Uncommitted Access for Semi-Identified Users
Original Publication Date: 2005-Oct-11
Included in the Prior Art Database: 2005-Oct-11
Disclosed is a method to allow users to work during the password reset process: Have a "semi-identified" state for users. Users in this state can read information and write it. When they write, however, the information is not updated in the main database. Instead, it is cached in special "change pending" tables. Once the user is finally authenticated, then he/she can approve of the changes done and commit them.
Uncommitted Access for Semi -Identified Users
The three requirements for information security are confidentiality, integrity, and availability. When a user forgets his/her password, that user is typically denied access to the system until the password can be reset. This protects confidentiality and integrity, at the price of availability. In some applications, confidentiality is not as big a requirement as integrity and availability are. For example, an online bulletin board site expects EVERYBODY to be able to read the information, even if only some people are allowed to change it.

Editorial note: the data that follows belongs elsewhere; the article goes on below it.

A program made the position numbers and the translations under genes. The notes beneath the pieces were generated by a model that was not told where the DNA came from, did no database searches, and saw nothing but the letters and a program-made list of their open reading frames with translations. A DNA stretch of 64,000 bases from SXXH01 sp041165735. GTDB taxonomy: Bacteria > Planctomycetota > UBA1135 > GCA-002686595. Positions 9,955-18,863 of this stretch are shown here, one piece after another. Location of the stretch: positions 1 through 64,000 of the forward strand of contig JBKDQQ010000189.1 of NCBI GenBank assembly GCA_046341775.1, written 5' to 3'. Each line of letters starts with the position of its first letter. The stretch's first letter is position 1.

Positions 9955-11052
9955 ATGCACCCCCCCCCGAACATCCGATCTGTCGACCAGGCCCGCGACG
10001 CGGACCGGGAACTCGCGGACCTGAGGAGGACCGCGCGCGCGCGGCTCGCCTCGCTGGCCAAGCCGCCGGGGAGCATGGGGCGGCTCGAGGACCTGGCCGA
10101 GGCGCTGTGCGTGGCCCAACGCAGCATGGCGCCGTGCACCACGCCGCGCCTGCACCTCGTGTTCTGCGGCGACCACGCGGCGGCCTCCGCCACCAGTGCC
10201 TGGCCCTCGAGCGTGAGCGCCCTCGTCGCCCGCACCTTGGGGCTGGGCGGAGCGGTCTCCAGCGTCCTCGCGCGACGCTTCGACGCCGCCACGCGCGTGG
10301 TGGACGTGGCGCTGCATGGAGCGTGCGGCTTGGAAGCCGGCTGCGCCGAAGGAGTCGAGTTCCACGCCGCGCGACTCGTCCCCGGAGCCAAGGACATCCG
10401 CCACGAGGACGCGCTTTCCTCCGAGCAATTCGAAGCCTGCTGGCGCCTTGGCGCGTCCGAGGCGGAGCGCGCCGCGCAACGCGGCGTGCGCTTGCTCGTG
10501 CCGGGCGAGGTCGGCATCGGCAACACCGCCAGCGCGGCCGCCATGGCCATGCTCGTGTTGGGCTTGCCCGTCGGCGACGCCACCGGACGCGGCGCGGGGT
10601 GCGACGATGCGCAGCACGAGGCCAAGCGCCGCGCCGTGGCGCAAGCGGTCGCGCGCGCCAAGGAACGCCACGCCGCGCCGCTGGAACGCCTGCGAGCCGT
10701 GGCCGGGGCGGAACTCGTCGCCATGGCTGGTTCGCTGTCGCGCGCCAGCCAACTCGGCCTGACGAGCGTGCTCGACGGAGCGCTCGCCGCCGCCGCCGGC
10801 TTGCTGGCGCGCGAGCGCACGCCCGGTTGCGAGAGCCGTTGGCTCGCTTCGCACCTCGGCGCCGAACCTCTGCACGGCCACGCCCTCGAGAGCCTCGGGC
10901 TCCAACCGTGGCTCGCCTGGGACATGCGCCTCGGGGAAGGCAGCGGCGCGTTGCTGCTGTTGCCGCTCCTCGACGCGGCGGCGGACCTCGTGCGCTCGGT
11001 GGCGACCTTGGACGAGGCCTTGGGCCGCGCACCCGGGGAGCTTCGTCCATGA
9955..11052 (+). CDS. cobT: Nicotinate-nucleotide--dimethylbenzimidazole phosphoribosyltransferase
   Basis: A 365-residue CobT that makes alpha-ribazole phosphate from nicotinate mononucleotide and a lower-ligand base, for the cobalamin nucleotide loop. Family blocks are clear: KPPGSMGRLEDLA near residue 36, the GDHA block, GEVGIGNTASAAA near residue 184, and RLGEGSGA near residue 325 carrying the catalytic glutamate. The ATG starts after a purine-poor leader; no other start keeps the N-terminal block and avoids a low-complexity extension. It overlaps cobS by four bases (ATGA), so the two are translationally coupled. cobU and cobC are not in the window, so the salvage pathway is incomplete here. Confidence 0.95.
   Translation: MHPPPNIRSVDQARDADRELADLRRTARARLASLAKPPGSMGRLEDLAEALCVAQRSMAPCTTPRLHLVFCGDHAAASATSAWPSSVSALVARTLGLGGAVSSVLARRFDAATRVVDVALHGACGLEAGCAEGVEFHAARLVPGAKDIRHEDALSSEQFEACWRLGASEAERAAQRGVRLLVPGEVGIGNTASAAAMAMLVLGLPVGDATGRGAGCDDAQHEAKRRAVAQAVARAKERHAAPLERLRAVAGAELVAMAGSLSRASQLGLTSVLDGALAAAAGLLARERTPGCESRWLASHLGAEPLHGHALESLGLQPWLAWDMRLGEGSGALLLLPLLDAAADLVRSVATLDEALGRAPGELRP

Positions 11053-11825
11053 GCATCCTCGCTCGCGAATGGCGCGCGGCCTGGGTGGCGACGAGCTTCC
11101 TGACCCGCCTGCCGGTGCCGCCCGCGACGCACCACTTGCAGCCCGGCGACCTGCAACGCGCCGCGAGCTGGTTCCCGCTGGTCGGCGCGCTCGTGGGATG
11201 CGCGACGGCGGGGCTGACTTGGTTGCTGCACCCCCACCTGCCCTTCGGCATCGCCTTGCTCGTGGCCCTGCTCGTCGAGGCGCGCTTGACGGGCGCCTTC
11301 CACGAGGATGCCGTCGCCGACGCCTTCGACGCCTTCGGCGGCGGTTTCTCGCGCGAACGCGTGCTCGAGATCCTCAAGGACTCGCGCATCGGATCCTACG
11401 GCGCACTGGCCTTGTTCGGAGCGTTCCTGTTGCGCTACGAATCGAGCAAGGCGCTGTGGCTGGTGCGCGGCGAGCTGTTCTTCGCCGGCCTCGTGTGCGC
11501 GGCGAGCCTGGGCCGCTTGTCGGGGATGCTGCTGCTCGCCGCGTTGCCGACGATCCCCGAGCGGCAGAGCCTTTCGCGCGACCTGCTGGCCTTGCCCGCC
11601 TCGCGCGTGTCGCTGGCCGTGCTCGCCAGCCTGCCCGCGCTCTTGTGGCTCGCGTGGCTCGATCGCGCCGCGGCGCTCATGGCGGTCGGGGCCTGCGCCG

To provide some availability during the password-reset process, create a semi-authenticated state. When users are in that state (the security subsystems thinks it knows who they are, but the password-reset process is not completed), allow them access to the application under the following conditions:
1. Preferences are handled normally.
2. Reading information is allowed as anonymous users. That is, only information anonymous users are allowed to read is accessible.
3. Writing information is allowed, but it goes to a "changes pending" table, rather than the normal database tables.
Once the user is authenticated completely, the user gets a list of changes they attempted to perform. They can then commit the changes or back out of them. This will allow the users to work during the password-reset process.